Home rule for Ireland in 1912 would not have created a border, only an autonomous jurisdiction in the UK according to Seanán Ó Coistín (‘No, sorry – the Irish border really is a result of unionist demands,’ May 22).
Seanán makes home rule sound very innocuous if the demarcation line for that autonomous region is in the Irish Sea. But when, due to unionist influence, that line started to drift across the north east counties of Ireland it was described by nationalists as the mutilation of the Irish nation. So perhaps not as innocuous as Seanán claims.
Might home rule have become a stepping stone to full Irish independence? Devolution for Scotland in 1999 has not quenched the thirst of nationalists there for independence.
Two peoples one island? John Redmond, the Irish Party leader, regarded as blasphemy the two nations theory — that some in Ireland see themselves as British is considered misguided in certain nationalist quarters. Unionists were forced to arrange partition to protect their own sense of nationhood. Donegal, Cavan and Monaghan unionists reluctantly agreed with this in 1916.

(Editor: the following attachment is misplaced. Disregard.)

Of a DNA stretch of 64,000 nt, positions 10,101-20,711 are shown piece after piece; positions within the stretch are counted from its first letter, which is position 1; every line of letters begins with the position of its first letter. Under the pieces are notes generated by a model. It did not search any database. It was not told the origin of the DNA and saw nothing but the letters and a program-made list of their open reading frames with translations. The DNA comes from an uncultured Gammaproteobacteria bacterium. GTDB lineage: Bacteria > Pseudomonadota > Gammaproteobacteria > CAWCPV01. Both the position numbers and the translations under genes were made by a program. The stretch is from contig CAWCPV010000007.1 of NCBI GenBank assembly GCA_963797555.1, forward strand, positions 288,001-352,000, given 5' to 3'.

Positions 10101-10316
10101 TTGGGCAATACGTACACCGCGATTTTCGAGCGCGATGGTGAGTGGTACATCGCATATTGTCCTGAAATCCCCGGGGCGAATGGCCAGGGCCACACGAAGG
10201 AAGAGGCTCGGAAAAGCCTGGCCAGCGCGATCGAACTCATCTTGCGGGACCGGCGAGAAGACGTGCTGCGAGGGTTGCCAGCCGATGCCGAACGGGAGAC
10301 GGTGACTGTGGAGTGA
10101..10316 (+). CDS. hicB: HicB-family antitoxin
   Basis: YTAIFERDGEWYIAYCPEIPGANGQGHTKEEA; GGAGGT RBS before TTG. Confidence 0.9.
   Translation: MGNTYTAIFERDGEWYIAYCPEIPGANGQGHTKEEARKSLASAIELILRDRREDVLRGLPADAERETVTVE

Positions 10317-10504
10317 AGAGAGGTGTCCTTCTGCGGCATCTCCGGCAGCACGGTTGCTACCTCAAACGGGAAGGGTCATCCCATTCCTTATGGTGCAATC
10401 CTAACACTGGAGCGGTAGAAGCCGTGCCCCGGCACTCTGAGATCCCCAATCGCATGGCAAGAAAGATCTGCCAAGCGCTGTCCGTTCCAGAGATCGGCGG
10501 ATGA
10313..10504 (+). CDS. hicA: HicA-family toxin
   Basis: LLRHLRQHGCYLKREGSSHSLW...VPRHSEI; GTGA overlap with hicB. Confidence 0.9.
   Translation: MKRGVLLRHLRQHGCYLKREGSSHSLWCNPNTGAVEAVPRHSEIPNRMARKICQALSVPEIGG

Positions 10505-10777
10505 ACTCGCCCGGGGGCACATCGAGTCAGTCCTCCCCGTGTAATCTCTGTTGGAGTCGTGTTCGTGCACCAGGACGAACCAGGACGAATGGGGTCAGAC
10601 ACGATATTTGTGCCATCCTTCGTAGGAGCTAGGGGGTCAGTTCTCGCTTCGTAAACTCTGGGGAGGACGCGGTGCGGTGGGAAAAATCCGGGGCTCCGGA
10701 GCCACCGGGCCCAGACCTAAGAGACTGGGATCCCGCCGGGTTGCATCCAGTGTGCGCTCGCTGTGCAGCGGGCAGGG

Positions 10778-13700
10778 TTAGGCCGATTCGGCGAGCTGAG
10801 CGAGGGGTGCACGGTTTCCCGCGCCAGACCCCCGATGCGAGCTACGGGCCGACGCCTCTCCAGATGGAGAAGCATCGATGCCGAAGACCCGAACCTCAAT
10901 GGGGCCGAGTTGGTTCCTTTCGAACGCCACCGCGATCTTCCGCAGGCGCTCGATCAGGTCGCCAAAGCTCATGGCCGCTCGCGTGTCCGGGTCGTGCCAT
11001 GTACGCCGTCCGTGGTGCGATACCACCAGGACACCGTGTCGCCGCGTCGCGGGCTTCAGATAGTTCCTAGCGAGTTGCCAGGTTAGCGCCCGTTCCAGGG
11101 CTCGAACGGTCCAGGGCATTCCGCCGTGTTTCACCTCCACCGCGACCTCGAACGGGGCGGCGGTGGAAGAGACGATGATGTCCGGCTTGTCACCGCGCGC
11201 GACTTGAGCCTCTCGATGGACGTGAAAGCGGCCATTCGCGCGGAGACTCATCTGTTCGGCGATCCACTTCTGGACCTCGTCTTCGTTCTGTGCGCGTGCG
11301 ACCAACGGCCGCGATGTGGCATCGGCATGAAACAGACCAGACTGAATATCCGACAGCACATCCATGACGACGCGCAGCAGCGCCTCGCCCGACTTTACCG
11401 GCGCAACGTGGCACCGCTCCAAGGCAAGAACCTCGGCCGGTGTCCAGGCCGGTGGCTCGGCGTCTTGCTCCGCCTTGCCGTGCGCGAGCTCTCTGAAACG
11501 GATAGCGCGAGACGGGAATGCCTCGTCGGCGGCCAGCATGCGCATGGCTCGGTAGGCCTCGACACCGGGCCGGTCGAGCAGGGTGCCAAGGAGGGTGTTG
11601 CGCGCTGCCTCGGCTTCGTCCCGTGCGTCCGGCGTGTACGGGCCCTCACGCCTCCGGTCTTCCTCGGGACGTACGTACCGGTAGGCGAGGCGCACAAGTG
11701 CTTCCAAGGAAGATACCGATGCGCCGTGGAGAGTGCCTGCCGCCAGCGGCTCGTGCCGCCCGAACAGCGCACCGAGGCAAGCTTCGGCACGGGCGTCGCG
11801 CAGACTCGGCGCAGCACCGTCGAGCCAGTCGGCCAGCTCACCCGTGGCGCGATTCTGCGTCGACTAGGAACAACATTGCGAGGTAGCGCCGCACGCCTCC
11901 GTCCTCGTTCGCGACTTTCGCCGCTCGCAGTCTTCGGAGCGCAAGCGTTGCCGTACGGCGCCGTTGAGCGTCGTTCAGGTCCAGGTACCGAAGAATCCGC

This was not an outcome unionists sought. But Irish republicanism was not far below the surface and its dash for glory post 1916 resulted in the full international border we see today. It is not good enough to solely blame unionism for the border in Ireland. It takes two to make a border!
When two human perspectives collide over the same piece of earth this is what can happen. I am putting a unionist perspective here which was the point of my initial response to Seanán. Generally we are poor at acknowledging other perspectives.
In the last 100 years nationalists and unionists in Northern Ireland have shared the same history but there is little agreement on it. Would it not make future relationships better if we could agree a past that both sides can sign up to?
Now there’s a challenge.
Thomas Stewart, Belfast BT4